- Governor of Hong Kong
The Governor of Hong Kong (zh-t|t=香港總督; abbreviated 港督) was the head of the
Hong Kong Government, ex-officio Commander-in-Chiefand Vice-Admiralof the colony during British's rule between 1841 and 1997.
Upon the end of British rule and the handover of Hong Kong to the
People's Republic of Chinain 1997, this office was replaced by the Chief Executive.
The Governor's powers and duties were defined in the Hong Kong
Letters Patentand Royal Instructions. The Governor, appointed by the British monarch (on the advice of the prime minister), maintained executive power in Hong Kong throughout British rule, and with the exception of a brief experiment after World War II, no serious attempt was made to introduce representative government, until the final years of British rule.
The Governor appointed most, if not all, of the members of the colony's legislature the Legislative Council (known colloquially as LegCo), which was largely an advisory body before election was introduced until the first indirect elections of LegCo in 1985, and all members of the Executive Council (ExCo), effectively the
cabinetof the colonial government. Initially both Councils were dominated by British expatriates, although this gave way to more local Hong Kong Chinese appointees in later years. Most recent governors of Hong Kong were professional diplomats, save the last Governor, Chris Patten, who was a career politician. The governor is the president of the Executive Council, and until 1993, the Legislative Council.
At December 1996, The Governor's salary was
HK$3,036,000 per annum, tax-free. It was fixed at 125% of the Chief Secretary's salary. [ [http://www.parliament.the-stationery-office.com/pa/cm199697/cmhansrd/vo961217/text/61217w03.htm House of Commons Hansard Written Answers for 17 Dec 1996 (pt 3) ] ]
In the absence of the Governor, the
Colonial Secretarywas the acting Governor of the colony. Most were from the British Colonial Officeor British Armyofficers. One Royal NavyVice Admiral has served as administrator after World War II. Four Japanese military officers (3 army officers and 1 naval vice admiral) served as administrator during World War II.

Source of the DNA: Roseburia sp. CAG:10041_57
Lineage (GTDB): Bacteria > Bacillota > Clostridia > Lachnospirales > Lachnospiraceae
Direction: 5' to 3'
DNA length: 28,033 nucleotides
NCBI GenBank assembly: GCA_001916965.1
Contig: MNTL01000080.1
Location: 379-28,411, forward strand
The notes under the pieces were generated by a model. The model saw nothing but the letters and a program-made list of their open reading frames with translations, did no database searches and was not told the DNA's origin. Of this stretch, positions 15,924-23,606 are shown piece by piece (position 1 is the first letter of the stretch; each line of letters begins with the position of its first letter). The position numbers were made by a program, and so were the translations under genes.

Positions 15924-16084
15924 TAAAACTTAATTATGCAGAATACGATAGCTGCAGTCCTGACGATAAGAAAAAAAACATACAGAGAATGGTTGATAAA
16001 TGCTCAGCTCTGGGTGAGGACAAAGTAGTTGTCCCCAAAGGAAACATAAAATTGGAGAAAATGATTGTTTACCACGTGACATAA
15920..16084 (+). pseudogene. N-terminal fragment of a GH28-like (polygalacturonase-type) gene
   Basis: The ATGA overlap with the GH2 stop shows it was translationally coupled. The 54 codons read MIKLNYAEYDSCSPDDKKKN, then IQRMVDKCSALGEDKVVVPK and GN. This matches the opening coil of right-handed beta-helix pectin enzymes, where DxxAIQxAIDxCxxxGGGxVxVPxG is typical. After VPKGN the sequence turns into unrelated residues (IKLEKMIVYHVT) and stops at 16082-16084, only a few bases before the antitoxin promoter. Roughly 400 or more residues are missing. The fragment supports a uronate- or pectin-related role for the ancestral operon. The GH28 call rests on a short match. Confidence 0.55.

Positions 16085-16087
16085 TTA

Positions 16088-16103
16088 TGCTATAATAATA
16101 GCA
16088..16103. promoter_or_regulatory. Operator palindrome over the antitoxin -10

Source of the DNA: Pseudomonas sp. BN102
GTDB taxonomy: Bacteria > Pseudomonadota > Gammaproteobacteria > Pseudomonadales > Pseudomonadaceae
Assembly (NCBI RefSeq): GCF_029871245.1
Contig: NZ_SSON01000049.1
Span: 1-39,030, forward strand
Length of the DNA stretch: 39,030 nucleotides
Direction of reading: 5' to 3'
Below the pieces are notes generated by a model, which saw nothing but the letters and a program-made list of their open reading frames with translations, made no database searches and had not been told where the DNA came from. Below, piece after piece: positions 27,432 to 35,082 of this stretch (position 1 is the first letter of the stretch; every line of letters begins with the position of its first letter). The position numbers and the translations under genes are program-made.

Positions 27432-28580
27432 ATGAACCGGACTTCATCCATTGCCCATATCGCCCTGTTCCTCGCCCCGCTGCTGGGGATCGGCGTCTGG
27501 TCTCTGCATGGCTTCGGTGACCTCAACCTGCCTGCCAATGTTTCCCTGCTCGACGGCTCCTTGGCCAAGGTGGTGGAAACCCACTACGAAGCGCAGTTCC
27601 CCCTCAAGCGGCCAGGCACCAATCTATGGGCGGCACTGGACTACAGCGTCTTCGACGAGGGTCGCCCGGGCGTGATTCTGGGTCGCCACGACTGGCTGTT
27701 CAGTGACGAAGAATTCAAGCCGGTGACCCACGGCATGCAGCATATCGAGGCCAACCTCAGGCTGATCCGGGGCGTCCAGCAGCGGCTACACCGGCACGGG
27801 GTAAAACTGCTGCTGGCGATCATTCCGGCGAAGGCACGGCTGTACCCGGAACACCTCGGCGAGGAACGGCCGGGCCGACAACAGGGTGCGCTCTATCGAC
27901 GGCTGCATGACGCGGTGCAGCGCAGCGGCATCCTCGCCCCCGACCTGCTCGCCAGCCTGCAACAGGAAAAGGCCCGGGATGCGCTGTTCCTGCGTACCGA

The Governor of Hong Kong used a
Daimler DS420for day to day transport and a Rolls-Royce Phantom V landaulettefor ceremonial occasions. Both vehicles were removed by the Royal Navyimmediately following the handover to Chinaon 1 July 1997.
Residences of the governors
* The first governor, Sir
Henry Pottingerresided in the Former French Mission Buildingfrom 1843 to 1846. The building now houses the Hong Kong Court of Final Appeal. His successor, John Francis Davisalso lived there for a while, before moving to Caine Road.
* From the 4th governor (
Sir John Bowring) until the last one ( Chris Patten), governors resided at Government House.
Hong Kong had 28 governors, and 9 administrators:
History of Hong Kong
Chief Executive of Hong Kong
[http://images.google.com.my/imgres?imgurl=http://www.britishempire.co.uk/images2/hongkonghennessyhead.jpg&imgrefurl=http://www.britishempire.co.uk/maproom/hongkonggovernors.htm&h=80&w=80&sz=7&hl=en&start=5&um=1&tbnid=jYnTUjITo0fOjM:&tbnh=74&tbnw=74&prev=/images%3Fq%3DSir%2BGeorge%2BBonham%2Bof%2Bhong%2Bkong%26um%3D1%26hl%3Den Hong Kong Governors]
* [http://www.hk-place.com/view.php?id=115 Places named after British monarchs, members of the Royal Family and colonial officials in Hong Kong]
* [http://www.fushantang.com/1006/f1012.html Photos of all Hong Kong Governors]
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